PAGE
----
Kelly Is Going Camping, or: The End.

This is goodbye.

No. Not really...OMG. I just pictured news of my death breaking. You're all in your pods, like in Wall-E, and my face is projected on CNN over the bio-dome for you, my loving minions family, to see. Kelly Bergin, blogger and failed writer, dead at 97. Underneath, it says: "Her last blog post was entitled How To Get Laid And PAAAAAIIIIIIIID In Your Nineties."

Yeah, I'm not going out with grace. (Or self-awareness.)

Anyway, this isn't my goodbye post...though after my upcoming trip, it very well could be.

Let's step back. Two weeks ago I found out I was awarded a VERY generous travel scholarship to go on a canoeing and camping trip in Colorado. I applied on a whim, at the advice of a friend. It's for young cancer survivors, post treatment. They fly me out there next week and we camp and float down the Colorado River for three nights.

Yes. Me. Kelly "The City" Bergin (new nickname, roll with it) camping. Paddling. Assembling tents. PEEING IN THE WOODS.

I have included a picture of the last time I attempted to camp. It was three summers ago and I never figured out how to put together my tent. Eventually, I made up some sort of ailment and went in the car to listen to Hanson.

But this time, I'll be surrounded by people way sicker than me!  I CAN'T FAKE SICKNESS, BECAUSE THEY HAVE IT TOO!

I just spoke with the generous woman who is putting the trip together. It was a semi-awkward conversation, due to the fact I have a lack of social skills and do not know when to shut up. As everything is a learning experience with me, I've included the following 'Don'ts' should you ever find yourself in this situation.


Mention you're not a morning person and so the later the (free) flight, the better.
Ask if there's cell phone service on the river.
Wonder aloud if an iPad is a good thing to pack.
Mention you sleep cuddling your computer and then let it slip that you call your computer Computie.
Ask if the male to female camper ratio is in my favor. (Ch-yeaaaa!)
Ask if your nickname on the trip can be Kelly "Dead Weight" Bergin

(I would not be surprised if my application is being reevaluated this very second.)

Yesterday I dragged Kristie (who is also known by me and others as Big Red, Ginger, Bread, Krusty, Chauffeur, Woman Bring Me French Toast!) along to go shopping with me. We went to Wal-Mart, where I found a children's guitar and chased Red around the store, singing "Shop for me, my minion!" before she threatened to drive away without me or my stuff.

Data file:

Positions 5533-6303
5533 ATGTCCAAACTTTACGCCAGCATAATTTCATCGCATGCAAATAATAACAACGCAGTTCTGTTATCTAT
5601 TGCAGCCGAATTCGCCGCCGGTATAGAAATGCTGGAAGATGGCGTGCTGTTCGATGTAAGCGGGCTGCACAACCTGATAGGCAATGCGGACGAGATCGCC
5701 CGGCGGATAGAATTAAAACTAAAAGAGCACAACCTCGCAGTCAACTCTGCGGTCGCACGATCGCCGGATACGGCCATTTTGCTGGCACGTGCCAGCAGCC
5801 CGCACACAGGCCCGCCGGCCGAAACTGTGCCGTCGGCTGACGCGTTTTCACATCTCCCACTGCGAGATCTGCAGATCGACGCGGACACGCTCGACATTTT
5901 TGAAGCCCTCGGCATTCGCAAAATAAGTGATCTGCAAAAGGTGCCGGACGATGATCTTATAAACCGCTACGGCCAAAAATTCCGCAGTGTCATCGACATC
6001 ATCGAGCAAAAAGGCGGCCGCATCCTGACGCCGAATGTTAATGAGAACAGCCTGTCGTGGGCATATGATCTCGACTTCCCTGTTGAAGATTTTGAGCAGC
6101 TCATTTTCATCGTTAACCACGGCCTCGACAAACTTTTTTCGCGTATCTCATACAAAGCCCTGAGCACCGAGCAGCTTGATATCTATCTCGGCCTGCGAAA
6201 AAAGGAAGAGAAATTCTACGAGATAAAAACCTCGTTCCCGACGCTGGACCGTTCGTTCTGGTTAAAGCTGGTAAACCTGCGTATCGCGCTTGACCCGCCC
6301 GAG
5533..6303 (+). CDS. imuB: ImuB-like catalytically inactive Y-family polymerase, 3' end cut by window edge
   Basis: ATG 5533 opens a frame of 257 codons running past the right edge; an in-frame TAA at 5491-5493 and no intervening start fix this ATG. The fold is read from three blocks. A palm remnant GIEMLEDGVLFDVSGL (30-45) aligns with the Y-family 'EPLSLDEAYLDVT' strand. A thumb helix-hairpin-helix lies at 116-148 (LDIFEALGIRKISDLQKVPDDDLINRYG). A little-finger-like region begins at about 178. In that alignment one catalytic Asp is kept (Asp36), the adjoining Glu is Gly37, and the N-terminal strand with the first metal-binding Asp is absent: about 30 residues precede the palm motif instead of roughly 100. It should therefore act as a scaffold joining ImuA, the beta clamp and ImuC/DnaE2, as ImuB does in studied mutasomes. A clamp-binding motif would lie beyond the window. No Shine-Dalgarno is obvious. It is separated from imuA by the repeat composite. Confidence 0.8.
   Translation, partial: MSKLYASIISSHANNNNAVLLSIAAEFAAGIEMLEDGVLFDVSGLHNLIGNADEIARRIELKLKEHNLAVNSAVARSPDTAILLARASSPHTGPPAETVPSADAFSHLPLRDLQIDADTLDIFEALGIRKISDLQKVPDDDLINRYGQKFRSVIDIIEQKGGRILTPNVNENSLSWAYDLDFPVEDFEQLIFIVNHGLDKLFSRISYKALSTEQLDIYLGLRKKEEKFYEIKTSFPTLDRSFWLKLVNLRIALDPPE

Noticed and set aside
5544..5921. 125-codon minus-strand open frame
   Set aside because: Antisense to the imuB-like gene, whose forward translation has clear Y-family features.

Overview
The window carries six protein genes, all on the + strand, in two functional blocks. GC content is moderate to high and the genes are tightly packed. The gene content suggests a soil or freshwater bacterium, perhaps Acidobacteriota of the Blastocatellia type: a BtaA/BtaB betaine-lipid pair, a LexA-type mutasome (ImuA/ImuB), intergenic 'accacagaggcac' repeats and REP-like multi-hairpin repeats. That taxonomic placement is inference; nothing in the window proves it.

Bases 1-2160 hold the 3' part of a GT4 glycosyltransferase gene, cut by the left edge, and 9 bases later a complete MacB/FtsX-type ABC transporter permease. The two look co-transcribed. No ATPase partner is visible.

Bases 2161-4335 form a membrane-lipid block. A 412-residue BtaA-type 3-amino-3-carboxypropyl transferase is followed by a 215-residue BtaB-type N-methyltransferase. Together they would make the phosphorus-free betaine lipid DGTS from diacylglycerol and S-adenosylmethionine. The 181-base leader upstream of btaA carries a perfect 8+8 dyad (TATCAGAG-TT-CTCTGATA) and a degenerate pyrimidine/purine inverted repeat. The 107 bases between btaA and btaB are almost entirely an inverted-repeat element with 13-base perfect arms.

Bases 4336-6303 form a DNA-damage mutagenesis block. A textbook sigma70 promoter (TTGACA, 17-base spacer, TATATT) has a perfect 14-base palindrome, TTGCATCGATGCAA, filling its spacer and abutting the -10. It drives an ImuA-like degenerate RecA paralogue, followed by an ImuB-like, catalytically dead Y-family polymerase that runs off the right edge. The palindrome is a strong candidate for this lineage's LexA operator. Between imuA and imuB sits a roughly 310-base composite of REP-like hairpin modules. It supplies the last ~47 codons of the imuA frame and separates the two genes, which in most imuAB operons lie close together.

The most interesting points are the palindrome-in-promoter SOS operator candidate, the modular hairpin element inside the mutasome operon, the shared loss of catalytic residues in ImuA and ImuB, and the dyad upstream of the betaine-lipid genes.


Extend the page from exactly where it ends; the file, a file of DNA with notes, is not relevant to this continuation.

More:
We then hauled off to the camping store to get the rest of my gear. I was only in Eastern Mountain Sports for five minutes before I had a panic attack. That store is more terrifying than a Tennesse Wal-Mart after midnight.

Everyone there looked so...fit. They didn't look like they ate Easy Mac at 2 am or strained a muscle lifting a five pound weight the night before. They were beautiful and strong and BETTER THAN ME. And I was laying on a camp hammock (on sale now, guys) while Krusty shopped for the rest of my stuff.

As I lay there, wondering why I thought I could paddle down a river for TWO WHOLE DAYS IN THE SUN, I saw a camping knife for sale! You know, for...I don't know what you use them for. For camping stuff.

However, I figured if I saw a bear coming, I'll just pull out the knife and kill myself before he can get me. Smart, right?

I leave on Wednesday and I'm pretty much settled and have everything I need, though I did just insomni-shop and buy myself a battery pack and underwater case for my iPhone. (I. Need. iPhoney.)

I also got some advice on Twitter, which urged me not to bring a bra on the trip. So it's safe to say I won't be making any friends nor cancer love connections on this adventure.